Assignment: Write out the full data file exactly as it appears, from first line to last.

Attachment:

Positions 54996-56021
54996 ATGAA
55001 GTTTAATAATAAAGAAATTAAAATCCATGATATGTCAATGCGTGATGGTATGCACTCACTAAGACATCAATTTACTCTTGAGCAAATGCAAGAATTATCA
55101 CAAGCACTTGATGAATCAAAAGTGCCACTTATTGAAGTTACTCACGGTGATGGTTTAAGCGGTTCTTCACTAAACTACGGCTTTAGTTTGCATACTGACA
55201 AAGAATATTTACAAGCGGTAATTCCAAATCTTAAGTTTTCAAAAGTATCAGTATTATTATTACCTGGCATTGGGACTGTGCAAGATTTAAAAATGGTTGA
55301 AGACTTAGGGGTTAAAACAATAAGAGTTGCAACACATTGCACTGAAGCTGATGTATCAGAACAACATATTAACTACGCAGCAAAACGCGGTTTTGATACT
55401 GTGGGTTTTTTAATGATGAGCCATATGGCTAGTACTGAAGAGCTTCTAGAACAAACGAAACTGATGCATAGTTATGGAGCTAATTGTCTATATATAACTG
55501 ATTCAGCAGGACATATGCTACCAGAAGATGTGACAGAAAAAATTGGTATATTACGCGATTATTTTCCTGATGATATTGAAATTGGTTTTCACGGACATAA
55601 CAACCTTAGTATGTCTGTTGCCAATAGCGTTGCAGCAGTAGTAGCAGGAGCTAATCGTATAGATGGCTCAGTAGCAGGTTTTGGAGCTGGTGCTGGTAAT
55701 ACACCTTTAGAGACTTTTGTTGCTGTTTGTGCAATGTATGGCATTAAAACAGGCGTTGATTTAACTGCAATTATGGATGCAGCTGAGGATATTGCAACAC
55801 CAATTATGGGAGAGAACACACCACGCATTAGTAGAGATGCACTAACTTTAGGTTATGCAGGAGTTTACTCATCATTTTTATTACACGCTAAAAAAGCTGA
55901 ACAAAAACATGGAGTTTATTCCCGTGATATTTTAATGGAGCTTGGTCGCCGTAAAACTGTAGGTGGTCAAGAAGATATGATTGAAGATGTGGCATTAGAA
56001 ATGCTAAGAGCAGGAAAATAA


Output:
Positions 54996-56021
54996 ATGAA
55001 GTTTAATAATAAAGAAATTAAAATCCATGATATGTCAATGCGTGATGGTATGCACTCACTAAGACATCAATTTACTCTTGAGCAAATGCAAGAATTATCA
55101 CAAGCACTTGATGAATCAAAAGTGCCACTTATTGAAGTTACTCACGGTGATGGTTTAAGCGGTTCTTCACTAAACTACGGCTTTAGTTTGCATACTGACA
55201 AAGAATATTTACAAGCGGTAATTCCAAATCTTAAGTTTTCAAAAGTATCAGTATTATTATTACCTGGCATTGGGACTGTGCAAGATTTAAAAATGGTTGA
55301 AGACTTAGGGGTTAAAACAATAAGAGTTGCAACACATTGCACTGAAGCTGATGTATCAGAACAACATATTAACTACGCAGCAAAACGCGGTTTTGATACT
55401 GTGGGTTTTTTAATGATGAGCCATATGGCTAGTACTGAAGAGCTTCTAGAACAAACGAAACTGATGCATAGTTATGGAGCTAATTGTCTATATATAACTG
55501 ATTCAGCAGGACATATGCTACCAGAAGATGTGACAGAAAAAATTGGTATATTACGCGATTATTTTCCTGATGATATTGAAATTGGTTTTCACGGACATAA
55601 CAACCTTAGTATGTCTGTTGCCAATAGCGTTGCAGCAGTAGTAGCAGGAGCTAATCGTATAGATGGCTCAGTAGCAGGTTTTGGAGCTGGTGCTGGTAAT
55701 ACACCTTTAGAGACTTTTGTTGCTGTTTGTGCAATGTATGGCATTAAAACAGGCGTTGATTTAACTGCAATTATGGATGCAGCTGAGGATATTGCAACAC
55801 CAATTATGGGAGAGAACACACCACGCATTAGTAGAGATGCACTAACTTTAGGTTATGCAGGAGTTTACTCATCATTTTTATTACACGCTAAAAAAGCTGA
55901 ACAAAAACATGGAGTTTATTCCCGTGATATTTTAATGGAGCTTGGTCGCCGTAAAACTGTAGGTGGTCAAGAAGATATGATTGAAGATGTGGCATTAGAA
56001 ATGCTAAGAGCAGGAAAATAA